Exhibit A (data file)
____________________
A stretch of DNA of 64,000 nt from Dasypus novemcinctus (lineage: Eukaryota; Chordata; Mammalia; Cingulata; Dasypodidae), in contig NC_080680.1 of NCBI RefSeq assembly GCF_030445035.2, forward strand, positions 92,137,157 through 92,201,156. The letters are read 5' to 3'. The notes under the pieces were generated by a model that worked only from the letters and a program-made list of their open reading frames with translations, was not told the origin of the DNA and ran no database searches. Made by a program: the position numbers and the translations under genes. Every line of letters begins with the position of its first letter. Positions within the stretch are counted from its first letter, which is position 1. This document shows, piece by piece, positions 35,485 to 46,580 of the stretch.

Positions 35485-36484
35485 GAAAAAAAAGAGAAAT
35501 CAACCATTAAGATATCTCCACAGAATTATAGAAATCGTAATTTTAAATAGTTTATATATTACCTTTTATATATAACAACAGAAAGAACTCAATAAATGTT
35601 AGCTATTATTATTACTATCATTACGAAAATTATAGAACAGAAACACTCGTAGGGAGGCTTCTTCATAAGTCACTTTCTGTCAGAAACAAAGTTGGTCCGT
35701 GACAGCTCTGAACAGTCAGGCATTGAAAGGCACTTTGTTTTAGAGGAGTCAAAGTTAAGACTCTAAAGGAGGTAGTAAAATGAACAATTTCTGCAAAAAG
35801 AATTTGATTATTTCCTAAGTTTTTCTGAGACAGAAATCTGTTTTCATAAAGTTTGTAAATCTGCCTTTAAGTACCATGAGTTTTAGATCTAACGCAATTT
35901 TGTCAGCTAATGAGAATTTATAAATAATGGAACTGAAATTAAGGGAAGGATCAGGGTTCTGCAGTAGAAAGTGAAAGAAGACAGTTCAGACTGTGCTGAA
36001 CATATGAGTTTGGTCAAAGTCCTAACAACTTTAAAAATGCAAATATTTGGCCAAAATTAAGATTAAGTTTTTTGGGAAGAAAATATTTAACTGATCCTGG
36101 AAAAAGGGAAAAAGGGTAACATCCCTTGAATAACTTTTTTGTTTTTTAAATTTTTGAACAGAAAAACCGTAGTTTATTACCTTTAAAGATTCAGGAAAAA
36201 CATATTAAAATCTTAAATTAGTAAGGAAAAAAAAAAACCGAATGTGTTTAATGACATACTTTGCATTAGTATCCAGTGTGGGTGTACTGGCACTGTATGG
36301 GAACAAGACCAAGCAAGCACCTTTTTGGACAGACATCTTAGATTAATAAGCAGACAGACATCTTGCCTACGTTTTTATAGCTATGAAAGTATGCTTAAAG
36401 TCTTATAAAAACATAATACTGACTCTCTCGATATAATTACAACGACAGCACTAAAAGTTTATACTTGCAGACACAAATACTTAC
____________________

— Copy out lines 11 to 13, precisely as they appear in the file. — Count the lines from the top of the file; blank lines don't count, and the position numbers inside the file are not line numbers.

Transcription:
36201 CATATTAAAATCTTAAATTAGTAAGGAAAAAAAAAAACCGAATGTGTTTAATGACATACTTTGCATTAGTATCCAGTGTGGGTGTACTGGCACTGTATGG
36301 GAACAAGACCAAGCAAGCACCTTTTTGGACAGACATCTTAGATTAATAAGCAGACAGACATCTTGCCTACGTTTTTATAGCTATGAAAGTATGCTTAAAG
36401 TCTTATAAAAACATAATACTGACTCTCTCGATATAATTACAACGACAGCACTAAAAGTTTATACTTGCAGACACAAATACTTAC